Preservation programs support eating locally year-round

Attendance is up at farmers’ markets, gardens are becoming more popular and people are paying attention to where their food is grown.

  • Nov. 9, 2011 8:00 p.m.

Interior B.C. residents are getting the message – locally grown food is better for your health, the environment and the local economy. Attendance is up at farmers’ markets, gardens are becoming more popular and people are paying attention to where their food is grown.

Now that winter is on the way, can we still eat locally? With assistance from Interior Health’s Community Food Action Initiative (CFAI), the answer is yes. Many communities are developing innovative ways to help residents store and preserve the harvest for year-round enjoyment.

“Food preservation skills were once absolutely necessary in order to ensure food was available all year long,” said Rose Soneff, Community Nutritionist with Interior Health’s Food Security and Community Nutrition program. “CFAI funds are helping resurrect these lost and forgotten skills.”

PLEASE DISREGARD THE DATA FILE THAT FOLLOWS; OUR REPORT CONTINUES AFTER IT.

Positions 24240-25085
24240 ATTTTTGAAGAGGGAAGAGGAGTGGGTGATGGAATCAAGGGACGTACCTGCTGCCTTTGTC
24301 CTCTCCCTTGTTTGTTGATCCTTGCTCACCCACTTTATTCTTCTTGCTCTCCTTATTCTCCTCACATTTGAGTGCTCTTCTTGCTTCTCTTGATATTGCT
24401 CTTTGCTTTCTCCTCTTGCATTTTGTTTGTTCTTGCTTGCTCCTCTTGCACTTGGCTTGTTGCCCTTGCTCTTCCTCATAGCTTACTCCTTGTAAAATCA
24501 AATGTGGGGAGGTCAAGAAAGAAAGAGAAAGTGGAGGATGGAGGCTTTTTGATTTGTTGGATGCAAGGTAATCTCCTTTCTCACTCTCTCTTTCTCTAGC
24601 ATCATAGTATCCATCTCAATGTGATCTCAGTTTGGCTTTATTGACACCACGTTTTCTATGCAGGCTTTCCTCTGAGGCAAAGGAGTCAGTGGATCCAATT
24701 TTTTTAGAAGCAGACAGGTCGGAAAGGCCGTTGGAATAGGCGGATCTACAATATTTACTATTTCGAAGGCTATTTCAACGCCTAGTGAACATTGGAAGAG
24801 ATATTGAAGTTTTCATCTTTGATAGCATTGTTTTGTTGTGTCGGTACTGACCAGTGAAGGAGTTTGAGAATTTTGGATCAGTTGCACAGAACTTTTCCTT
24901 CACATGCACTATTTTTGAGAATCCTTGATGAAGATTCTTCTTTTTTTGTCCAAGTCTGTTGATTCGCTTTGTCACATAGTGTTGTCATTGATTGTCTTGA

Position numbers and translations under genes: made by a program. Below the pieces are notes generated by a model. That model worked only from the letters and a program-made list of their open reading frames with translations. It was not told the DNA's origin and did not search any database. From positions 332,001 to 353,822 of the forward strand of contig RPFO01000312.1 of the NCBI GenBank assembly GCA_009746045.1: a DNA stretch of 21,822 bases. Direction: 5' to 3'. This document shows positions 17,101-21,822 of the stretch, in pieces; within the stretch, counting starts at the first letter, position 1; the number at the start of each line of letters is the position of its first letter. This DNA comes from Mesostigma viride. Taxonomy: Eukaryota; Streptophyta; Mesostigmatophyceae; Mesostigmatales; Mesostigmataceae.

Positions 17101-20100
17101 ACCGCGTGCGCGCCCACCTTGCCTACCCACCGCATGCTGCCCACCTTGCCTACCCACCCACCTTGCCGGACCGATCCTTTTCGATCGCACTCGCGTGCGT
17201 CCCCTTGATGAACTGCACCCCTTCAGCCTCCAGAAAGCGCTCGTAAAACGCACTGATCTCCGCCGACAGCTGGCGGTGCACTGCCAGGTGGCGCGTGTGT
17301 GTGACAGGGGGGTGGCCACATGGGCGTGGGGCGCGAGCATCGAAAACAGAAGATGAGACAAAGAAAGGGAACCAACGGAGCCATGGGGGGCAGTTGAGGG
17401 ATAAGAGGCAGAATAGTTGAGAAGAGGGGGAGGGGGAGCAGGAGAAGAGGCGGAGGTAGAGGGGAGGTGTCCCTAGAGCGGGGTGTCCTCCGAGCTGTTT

One of the barriers to food preservation can be the cost of the equipment. In order to overcome this hurdle Kootenay Local Agricultural Society (KLAS), with assistance from CFAI, has purchased four commercial-sized food dehydrators. The dehydrators will be included in the Society’s tool library, which is available for residents of Castlegar, Nelson, Kaslo, New Denver and Nakusp, and accessible for a small fee of $8.00/day.

“The Kaslo Food Hub used these dehydrators to produce value added products and raise funds,” said Nette Lack, Administrator, Kootenay Local Agricultural Society. “Produce donations provided over the summer from a local distributor were used to make products which were then sold as a fundraiser.”

 

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